Guest Author - Deborah Crawford
A great resume can help someone get a better job, or even a promotion at their current job. Many people have trouble writing resumes and if you have or can develop a knack for it, you could make a pretty good living opening a resume writing business. This is a great business to start part-time, too. You could knock out a couple of resumes each week while building up your business but still working at your "day job". Below is a beginning list of what you need to start a resume business.
A computer with internet access and word processing capability is a must. A good printer and quality paper are also necessary. You can have a local printer print these if you don't have the equipment, but that will reduce your profits.
You will also want business cards and some sample resumes that you have written in a nice presentation folder or portfolio. (You can practice on friends and family to build your portfolio.)
First and foremost, you need great writing and proofreading skills. Resumes that have even one typo or misspelled word or use incorrect grammar are not acceptable.
You also need to be able to interview your client to help them determine their objectives and relevant skills. This can take some time and effort on your part. It's not just typing it up and making it look pretty; you have to help them define clearly what job they want and exactly how they are qualified for that job. You will also need to know about various resume formats, and when to use each one.
Online resumes: Web-based resumes are a little different than the normal paper-based ones. Most companies now accept online resumes, and some only accept online resumes. To provide online resume services, you will want to make sure they are properly formatted (some sites accept plain text only), and that you have included pertinent “keywords” in the resume. You could offer a package deal for clients who need both. (Most will need both if they plan on searching and applying online—they still need a paper resume to take to the interview.) For online resumes, you would create a document that your client could cut & paste into online resume databases.
To begin, start with friends and family. Do some “freebies” or discounted resumes so that you can both build your portfolio of samples, and so that you can begin the “buzz” that leads to referrals.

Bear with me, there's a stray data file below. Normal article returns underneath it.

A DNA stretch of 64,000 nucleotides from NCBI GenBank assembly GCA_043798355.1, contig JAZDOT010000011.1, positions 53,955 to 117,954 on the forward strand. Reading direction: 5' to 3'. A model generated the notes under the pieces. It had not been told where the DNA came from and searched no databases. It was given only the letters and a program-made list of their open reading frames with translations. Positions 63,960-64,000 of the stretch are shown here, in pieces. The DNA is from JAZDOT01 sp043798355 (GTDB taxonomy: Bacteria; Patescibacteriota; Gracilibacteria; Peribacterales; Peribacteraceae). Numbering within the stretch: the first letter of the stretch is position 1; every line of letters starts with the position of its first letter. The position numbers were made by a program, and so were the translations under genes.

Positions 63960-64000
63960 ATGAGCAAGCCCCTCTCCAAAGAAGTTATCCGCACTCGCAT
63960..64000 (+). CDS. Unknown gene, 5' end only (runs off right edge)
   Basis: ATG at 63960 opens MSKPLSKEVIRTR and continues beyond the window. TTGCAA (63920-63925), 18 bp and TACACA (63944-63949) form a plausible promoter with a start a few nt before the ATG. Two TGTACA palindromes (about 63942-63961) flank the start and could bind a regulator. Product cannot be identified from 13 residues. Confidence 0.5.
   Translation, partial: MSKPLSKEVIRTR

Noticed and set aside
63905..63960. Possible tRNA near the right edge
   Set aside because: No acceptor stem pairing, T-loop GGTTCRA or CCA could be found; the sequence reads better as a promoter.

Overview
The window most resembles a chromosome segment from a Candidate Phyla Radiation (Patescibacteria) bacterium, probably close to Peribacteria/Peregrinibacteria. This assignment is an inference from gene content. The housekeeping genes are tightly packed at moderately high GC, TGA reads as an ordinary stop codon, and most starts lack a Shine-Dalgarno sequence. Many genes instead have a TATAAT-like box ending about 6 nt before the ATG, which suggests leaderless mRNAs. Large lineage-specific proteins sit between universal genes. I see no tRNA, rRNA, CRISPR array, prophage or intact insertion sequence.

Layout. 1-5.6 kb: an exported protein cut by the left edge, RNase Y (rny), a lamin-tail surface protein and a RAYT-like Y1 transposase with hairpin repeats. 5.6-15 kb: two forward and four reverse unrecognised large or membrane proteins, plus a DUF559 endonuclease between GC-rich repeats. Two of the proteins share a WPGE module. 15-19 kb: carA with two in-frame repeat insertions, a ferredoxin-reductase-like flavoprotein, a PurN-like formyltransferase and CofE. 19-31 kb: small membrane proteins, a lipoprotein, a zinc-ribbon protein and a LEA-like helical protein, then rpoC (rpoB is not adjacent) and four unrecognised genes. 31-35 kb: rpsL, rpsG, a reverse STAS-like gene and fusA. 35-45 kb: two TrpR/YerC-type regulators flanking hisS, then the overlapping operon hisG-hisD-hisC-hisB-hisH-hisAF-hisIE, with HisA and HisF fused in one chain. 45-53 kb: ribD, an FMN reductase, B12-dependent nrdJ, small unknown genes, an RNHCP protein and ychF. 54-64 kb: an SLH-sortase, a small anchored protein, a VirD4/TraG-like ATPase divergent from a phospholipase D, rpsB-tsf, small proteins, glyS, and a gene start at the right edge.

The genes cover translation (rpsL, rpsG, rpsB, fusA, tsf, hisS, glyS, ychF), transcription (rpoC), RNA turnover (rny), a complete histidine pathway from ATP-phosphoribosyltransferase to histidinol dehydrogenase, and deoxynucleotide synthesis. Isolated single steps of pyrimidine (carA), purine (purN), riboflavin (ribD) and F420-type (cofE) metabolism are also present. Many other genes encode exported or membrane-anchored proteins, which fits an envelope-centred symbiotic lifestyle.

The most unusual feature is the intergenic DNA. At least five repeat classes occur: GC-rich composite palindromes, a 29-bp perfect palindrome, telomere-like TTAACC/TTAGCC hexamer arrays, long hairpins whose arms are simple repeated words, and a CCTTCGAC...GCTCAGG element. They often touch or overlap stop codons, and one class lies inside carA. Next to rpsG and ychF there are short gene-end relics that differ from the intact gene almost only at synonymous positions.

College job placement offices are another possibility for referrals. College graduates need resumes well before they graduate. Outplacement offices at some companies who are downsizing could also be a potential for business.
You might also see about putting your cards and perhaps flyers at local employment services offices, libraries and community centers.
Networking with business groups is also a great way to get clients. Many people attending these events are looking for a new job.
What to Charge:
The more experience you have, and the more success at writing resumes that get people the jobs they want, the more you can charge. At first, check with other local resume services and see what they are charging. This could range from a bargain price of $25 up to several hundred dollars per resume. You will probably want to establish a pricing chart based on both the length and complexity of the resume.
Other ways to Make Money:
Cover letters are difficult for most people, too, and most resumes need cover letters. You could offer to write these as well for your clients, for an additional fee.
You could also extend your services by doing research for open positions. With the vast numbers of jobs posted online, just searching for matches is time-consuming and tedious for job-hunters. You can do this for them, compiling a list of jobs in their area, salary range, experience and industry. You would charge either an hourly rate or a flat fee for this service.
Read sample resumes of similar positions at career sites online to get ideas about what works (and what doesn't).
You will need reference books such as The Resume.com Guide to Writing Unbeatable Resumes. A good dictionary will be helpful, and I highly recommend The Elements of Style, Fourth Edition, which is a must-have tool for writers.